FRIGGA )))))))) by Elsie Christensen
Frigg or Frigga, Wotan's principal wife and mother of many gods, ranks high among the goddesses. Together with Wotan she sits on the throne, Hlidskialf, from where one can observe what goes on in all the nine worlds. In Asgard she has her own palace called Fensalir where she spends much time spinning golden threads or weaving the white web of the summer clouds. Her spinning wheel is studded with shining jewels; in the North these are known as the same constellation which in the south is called Orion's Girdle.
As usual, when one tries to go a little beyond what is told in the legends, one fines great confusion as to the identity of the gods and goddesses. Some researchers consider Frigga to be the same as Freya, but as our legends tell that this young goddess was a Van and came to Asgard in an exchange of hostages after a truce was called between the two races of gods, this seems a little far out. Others believe the queen of Asgard to be the same as Jord (Erda), mother of Thor and Wotan's first wife. To further confound us Frigga is sometimes presented as a sister to Jord or as a daughter of Jord and Wotan. More often she is said to be the daughter of Fiorgyn - which does not help us much as some researchers maintain this is one of Wotan's many names.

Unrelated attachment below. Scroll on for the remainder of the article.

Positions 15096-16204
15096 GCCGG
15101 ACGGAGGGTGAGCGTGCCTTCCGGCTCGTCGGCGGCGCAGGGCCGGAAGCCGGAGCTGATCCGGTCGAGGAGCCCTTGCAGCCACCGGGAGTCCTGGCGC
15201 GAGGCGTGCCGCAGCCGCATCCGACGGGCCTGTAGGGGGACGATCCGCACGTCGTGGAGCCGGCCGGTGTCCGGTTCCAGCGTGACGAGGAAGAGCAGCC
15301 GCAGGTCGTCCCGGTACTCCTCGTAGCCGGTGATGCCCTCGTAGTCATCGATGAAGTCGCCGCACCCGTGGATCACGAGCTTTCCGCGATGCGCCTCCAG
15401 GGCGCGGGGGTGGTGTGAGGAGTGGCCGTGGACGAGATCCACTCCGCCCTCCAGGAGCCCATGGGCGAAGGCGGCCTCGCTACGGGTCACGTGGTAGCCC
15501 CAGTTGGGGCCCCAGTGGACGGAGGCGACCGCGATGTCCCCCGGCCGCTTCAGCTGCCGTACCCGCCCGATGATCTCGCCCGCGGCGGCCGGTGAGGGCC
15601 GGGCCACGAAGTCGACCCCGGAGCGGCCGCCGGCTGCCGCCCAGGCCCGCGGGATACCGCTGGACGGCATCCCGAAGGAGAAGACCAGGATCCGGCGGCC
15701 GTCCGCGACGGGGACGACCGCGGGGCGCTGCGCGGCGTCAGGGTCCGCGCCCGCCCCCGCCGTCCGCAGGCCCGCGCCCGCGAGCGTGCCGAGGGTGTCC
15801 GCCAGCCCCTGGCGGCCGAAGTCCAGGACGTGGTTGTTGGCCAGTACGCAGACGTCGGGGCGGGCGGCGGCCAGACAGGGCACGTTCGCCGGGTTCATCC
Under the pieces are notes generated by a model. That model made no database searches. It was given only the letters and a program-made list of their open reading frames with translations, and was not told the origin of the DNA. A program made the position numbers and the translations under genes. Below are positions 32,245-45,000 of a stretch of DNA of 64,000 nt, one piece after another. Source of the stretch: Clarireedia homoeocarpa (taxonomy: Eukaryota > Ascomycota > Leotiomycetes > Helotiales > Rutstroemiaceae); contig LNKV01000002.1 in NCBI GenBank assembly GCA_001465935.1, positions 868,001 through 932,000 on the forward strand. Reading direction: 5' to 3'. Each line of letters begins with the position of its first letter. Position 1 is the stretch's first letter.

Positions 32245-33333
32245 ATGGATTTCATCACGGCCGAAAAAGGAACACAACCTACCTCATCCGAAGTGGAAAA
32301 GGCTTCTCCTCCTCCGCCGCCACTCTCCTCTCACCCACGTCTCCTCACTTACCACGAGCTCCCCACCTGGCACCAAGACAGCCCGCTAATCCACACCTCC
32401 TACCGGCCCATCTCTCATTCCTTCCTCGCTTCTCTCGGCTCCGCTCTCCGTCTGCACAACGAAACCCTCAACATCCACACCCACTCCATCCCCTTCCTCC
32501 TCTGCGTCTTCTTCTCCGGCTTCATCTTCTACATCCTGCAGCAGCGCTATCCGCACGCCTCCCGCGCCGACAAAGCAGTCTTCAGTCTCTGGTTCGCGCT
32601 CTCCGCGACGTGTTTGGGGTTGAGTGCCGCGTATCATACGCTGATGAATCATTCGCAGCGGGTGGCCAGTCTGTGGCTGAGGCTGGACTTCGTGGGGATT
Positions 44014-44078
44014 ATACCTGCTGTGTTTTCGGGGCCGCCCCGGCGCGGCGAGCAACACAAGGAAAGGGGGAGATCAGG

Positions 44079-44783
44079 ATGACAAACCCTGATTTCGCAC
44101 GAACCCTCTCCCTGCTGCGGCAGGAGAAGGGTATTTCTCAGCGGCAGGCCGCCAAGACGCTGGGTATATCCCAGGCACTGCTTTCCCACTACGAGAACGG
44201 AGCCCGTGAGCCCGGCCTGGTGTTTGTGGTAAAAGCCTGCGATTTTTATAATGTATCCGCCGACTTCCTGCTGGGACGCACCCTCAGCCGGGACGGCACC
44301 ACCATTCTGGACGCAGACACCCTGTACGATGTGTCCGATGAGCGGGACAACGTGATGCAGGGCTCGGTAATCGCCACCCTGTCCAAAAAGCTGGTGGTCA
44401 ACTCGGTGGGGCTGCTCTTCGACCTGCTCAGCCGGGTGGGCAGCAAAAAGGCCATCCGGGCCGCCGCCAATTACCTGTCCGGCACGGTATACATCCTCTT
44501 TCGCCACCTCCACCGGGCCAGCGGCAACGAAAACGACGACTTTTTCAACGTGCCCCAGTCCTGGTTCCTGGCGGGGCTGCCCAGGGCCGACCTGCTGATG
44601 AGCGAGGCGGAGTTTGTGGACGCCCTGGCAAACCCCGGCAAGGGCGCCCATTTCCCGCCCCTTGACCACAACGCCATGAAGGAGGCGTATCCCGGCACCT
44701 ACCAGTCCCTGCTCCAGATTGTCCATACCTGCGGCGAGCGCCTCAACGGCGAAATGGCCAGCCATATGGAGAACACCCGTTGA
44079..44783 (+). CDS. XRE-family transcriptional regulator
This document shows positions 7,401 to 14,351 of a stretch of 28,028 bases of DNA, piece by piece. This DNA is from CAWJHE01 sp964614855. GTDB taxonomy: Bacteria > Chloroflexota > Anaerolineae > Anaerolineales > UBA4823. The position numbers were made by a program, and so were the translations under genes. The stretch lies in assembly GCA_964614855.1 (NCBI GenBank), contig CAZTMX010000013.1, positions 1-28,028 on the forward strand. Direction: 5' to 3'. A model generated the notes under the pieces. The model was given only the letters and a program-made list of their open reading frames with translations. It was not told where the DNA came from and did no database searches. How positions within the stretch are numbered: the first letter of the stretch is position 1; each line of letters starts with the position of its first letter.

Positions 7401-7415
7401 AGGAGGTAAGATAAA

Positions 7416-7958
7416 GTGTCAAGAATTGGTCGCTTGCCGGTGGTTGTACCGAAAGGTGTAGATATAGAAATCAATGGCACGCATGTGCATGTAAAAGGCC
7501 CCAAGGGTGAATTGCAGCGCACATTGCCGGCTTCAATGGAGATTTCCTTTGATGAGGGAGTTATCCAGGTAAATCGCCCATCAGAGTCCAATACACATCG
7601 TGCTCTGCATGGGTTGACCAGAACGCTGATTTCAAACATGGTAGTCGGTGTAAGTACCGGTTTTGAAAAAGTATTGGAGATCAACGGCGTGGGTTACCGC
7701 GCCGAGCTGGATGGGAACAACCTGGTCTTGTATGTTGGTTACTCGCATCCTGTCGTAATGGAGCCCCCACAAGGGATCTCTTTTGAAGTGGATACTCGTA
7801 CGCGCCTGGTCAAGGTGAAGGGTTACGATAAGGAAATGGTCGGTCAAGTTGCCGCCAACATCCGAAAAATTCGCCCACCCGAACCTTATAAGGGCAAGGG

In 'Gods of the North', Brian Branston tries to explain this confusing point by suggesting that two Old Gothic words may have been mixed up: 1) fairguni or fygen, meaning 'mountain' and applied to Jord whose name in Scandinavian means 'Earth' which of course also includes mountains, 2) Ferguniz, rather close in Perkunis, the Baltic Prussian name for the god of thunder which may well have been applied to Wotan as the sky-father and therefore connected with thunder, although this Eastern-European god otherwise is closer to Thor. We suggest that we follow Guerber who considers Fiorgyn a giantess and Frigga her daughter; there is no mention of who the father might be.
It seems an unfortunate and unproductive tendency by some researchers to see how many different names and attributes they can heap upon one and the same deity. More likely our forefathers were well aware that often there was more than one side to essentially the same thing. For example, we are here dealing with three aspects of growth and creation. Jord represents the fruitfulness of the earth itself, the soil, marrying the sky-father to ensure growth in field and forest. We have Freyja who as a fertility goddess has under her domain all young animals, the spring flowers and new growth and, as Loki accuses her of sleeping around with every male in sight we may take her as the goddess of passionate love, whereas Frigga symbolizes the wife and mother, love of the family and as the goddess of childbirth. Dorris Wedding high quality trendy wedding collections in a low budget
Being aware of the various aspects of fertility and creative love we suggest that our forefathers deliberately created three goddesses, each representing her area of this complex whole, instead of lumping them all together as the dominion of only one goddess.
Frigga is usually thought of as tall and stately; she wears a crown of heron plumes which apparently is a symbol of silence, indicating that she can be trusted to keep the secrets of those who seek her advice. And as the patron of mothers and wives, the housewifely goddess wears the emblem of her office - a bundle of keys - at her waist.